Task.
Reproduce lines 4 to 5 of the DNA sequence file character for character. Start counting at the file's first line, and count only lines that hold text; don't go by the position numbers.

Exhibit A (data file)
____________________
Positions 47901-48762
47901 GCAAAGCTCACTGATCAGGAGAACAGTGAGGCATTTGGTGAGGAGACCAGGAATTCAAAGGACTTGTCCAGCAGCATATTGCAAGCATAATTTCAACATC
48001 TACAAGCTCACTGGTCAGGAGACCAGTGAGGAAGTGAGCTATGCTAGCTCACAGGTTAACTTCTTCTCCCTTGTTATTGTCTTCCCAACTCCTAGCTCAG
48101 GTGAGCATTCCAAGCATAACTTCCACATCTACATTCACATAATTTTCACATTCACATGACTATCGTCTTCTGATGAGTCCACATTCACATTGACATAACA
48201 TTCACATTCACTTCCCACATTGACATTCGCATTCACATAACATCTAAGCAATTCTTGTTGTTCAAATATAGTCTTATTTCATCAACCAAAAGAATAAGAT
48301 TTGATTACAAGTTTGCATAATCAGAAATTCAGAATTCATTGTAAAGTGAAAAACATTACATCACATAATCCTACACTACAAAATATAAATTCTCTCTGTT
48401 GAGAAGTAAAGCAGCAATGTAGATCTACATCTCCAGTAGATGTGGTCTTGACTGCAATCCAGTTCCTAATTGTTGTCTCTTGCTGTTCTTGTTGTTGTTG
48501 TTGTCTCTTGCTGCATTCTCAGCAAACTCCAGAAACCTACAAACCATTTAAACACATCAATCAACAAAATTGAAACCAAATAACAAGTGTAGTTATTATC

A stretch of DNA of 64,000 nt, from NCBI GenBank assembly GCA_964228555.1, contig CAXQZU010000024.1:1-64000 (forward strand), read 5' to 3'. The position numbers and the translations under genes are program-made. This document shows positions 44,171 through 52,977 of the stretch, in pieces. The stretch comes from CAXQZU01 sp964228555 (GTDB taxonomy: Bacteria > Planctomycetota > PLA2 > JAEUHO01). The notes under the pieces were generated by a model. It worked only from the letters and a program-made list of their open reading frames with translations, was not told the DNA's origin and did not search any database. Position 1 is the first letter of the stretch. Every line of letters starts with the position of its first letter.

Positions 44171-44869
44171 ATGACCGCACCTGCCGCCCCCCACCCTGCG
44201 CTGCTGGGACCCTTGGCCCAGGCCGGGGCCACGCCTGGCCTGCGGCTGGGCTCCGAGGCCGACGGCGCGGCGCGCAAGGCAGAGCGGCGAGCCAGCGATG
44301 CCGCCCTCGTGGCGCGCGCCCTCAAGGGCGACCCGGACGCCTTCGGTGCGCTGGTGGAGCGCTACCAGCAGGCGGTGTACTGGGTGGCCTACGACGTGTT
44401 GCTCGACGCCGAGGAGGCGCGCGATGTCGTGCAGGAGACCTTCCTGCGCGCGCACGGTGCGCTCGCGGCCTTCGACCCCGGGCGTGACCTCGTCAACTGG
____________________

48101 GTGAGCATTCCAAGCATAACTTCCACATCTACATTCACATAATTTTCACATTCACATGACTATCGTCTTCTGATGAGTCCACATTCACATTGACATAACA
48201 TTCACATTCACTTCCCACATTGACATTCGCATTCACATAACATCTAAGCAATTCTTGTTGTTCAAATATAGTCTTATTTCATCAACCAAAAGAATAAGAT